There’s plenty to worry about as a parent – are your kids eating enough veggies? Did they finish their homework? Did they grab their jackets during the mad rush to make it to the bus stop on time this morning?
But the latest and increasingly threatening danger to your children’s health might be lurking just under your nose (literally). Blue light – part of the electromagnetic spectrum visible to the human eye – passes through the cornea and lens, reaching the retina and potentially damaging the cells found there. While blue light is found everywhere, the use of mobile phones, tablets and computers has drastically increased the amount of blue light reaching your children’s eyes.
The full impact of blue light is still unfolding, but what we do know is startling:
- Based on the number of times you’ve had to buy new shoes, you know that your child is still growing and developing. This includes his or her eyes! Because their eyes are not fully developed, children are more sensitive to the effects of blue light. In fact, 65 percent of blue light can be transferred to the retina in young children (versus 20 percent in adults, whose lens are more developed and can absorb more blue light).
- According to the American Association of Pediatrics, children spend up to seven hours a day on devices. The cumulative amount of time children spend on their devices – and how close they hold devices to their eyes – should be a major concern for parents.
- Children’s eyesight is at risk as rates of nearsightedness continue to rise. A report from the World Health Organization indicates that nearsightedness is related to less time spent outdoors and more time spent completing close tasks with a downward gaze…in other words, more time spent playing Fortnight on their phones. Rates of myopia, or nearsightedness, are rising so rapidly that the Chinese Ministry of Education recently issued a notice encouraging limited use of electronic devices for children, in an effort to slow the spread and save their eyes.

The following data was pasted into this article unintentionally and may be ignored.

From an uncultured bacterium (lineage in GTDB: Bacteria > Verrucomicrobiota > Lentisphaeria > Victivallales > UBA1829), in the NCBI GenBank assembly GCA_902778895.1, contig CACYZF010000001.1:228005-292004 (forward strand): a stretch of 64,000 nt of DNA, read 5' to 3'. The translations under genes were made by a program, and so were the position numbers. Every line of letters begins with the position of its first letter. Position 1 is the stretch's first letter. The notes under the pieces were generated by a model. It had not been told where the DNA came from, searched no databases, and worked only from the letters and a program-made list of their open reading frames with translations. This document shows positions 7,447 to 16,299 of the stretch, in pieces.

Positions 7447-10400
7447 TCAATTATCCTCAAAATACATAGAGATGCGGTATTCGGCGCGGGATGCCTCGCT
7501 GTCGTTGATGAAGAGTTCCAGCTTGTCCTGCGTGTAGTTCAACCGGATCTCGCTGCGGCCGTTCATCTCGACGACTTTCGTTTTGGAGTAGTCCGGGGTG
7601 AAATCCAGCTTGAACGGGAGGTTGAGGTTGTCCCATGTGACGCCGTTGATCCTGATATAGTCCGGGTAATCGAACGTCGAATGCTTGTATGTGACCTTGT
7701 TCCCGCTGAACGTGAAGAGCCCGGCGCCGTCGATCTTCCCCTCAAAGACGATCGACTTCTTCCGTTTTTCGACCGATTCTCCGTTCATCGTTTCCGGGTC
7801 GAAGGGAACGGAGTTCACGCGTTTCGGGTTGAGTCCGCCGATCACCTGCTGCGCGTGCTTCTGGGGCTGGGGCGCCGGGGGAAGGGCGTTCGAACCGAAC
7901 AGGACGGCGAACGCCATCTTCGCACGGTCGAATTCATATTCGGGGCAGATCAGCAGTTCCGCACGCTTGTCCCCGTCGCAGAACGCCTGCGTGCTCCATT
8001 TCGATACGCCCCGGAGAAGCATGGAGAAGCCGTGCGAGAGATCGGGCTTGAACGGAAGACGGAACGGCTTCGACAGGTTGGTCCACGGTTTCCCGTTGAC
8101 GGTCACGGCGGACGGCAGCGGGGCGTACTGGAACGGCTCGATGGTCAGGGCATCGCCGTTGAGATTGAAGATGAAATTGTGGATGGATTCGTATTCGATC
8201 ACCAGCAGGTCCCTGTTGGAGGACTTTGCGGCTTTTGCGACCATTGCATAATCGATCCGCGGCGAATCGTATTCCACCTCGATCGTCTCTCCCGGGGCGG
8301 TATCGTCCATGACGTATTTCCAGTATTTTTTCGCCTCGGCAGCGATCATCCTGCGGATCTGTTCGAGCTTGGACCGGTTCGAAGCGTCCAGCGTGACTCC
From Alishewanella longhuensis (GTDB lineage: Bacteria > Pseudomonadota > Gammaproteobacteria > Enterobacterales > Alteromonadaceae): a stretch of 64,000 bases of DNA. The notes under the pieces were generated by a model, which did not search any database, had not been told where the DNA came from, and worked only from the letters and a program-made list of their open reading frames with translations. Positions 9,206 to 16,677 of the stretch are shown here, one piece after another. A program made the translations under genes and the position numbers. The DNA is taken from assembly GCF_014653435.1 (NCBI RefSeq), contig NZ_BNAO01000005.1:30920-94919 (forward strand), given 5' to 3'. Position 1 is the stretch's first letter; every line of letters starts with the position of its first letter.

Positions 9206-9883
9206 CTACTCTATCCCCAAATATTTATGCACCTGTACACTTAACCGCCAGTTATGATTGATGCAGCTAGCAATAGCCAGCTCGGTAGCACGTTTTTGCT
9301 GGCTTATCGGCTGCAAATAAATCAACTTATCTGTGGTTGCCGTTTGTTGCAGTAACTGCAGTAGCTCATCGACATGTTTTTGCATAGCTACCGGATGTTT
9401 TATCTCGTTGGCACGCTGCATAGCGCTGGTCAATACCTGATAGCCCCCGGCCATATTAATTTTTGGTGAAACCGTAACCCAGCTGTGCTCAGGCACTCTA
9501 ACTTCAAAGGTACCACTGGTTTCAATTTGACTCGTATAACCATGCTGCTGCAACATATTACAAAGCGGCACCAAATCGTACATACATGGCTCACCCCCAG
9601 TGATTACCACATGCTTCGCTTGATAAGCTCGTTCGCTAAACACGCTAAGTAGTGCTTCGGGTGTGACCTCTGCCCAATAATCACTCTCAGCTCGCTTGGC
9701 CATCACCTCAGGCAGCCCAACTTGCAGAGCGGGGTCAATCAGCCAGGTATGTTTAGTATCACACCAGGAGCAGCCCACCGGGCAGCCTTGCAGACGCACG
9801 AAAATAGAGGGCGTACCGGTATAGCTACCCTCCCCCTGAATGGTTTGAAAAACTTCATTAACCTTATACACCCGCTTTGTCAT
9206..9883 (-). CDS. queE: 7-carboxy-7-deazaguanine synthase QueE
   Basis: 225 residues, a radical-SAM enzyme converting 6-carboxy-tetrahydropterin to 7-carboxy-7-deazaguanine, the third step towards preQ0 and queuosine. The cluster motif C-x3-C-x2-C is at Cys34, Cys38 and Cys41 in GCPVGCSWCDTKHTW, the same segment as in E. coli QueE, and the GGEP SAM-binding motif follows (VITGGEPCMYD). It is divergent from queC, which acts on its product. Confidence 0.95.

- The human brain interprets blue light as day light, which can interrupt the body’s circadian rhythm and suppress melatonin, the hormone that makes children sleepy. Meaning more screen time equals less sleep time. And while your teenager may think a little less sleep is no big deal, research proves otherwise. Studies have found allowing devices in the bedroom results in poor sleep quality, which leads to a whole host of other issues. Additional information from the Journal of Clinical Sleep Medicine discusses how lack of sleep in children is associated with behavior, attention and learning problems, as well as an increase in hypertension, diabetes, obesity and depression.
Need any more convincing? In a recent observational study funded by the National Institutes of Health, researchers found that less than two hours of recreational screen time per day enhanced cognition in children.
By now, you’re appropriately horrified by the amount of havoc blue light can wreck on your children’s health. But take a deep breath, because some solutions do exist!
- Encourage your children to hold their devices further from their eyes. Holding a mobile phone two feet versus one foot reduces the risk of blue light exposure by 75 percent.
- Add a blue light blocking filter, like EyeJust, to screens. EyeJust blocks blue light, lessening the negative effects of screen time and preventing excessive damage to your children’s eyes.
- Avoid using devices within two hours of bedtime. For example, finish homework on a computer well before lights out and then switch to a device-free activity like reading. This enables their circadian rhythm to kick in, ensuring high-quality sleep for their developing minds.
- Ironically (or perhaps helpfully), there are time limit apps you can add to your children’s devices to limit their usage. Leverage one of these or the new Screen Time feature from Apple’s iOS 12, which allows you to set a daily time allotment for apps and blocks them from usage once the time limit is reached. No more Snapchat Stories after 9 p.m., for example!
- Use software, like f.lux, or an app such as Night Shift to change the color of device displays, essentially providing a warmer light for night time use.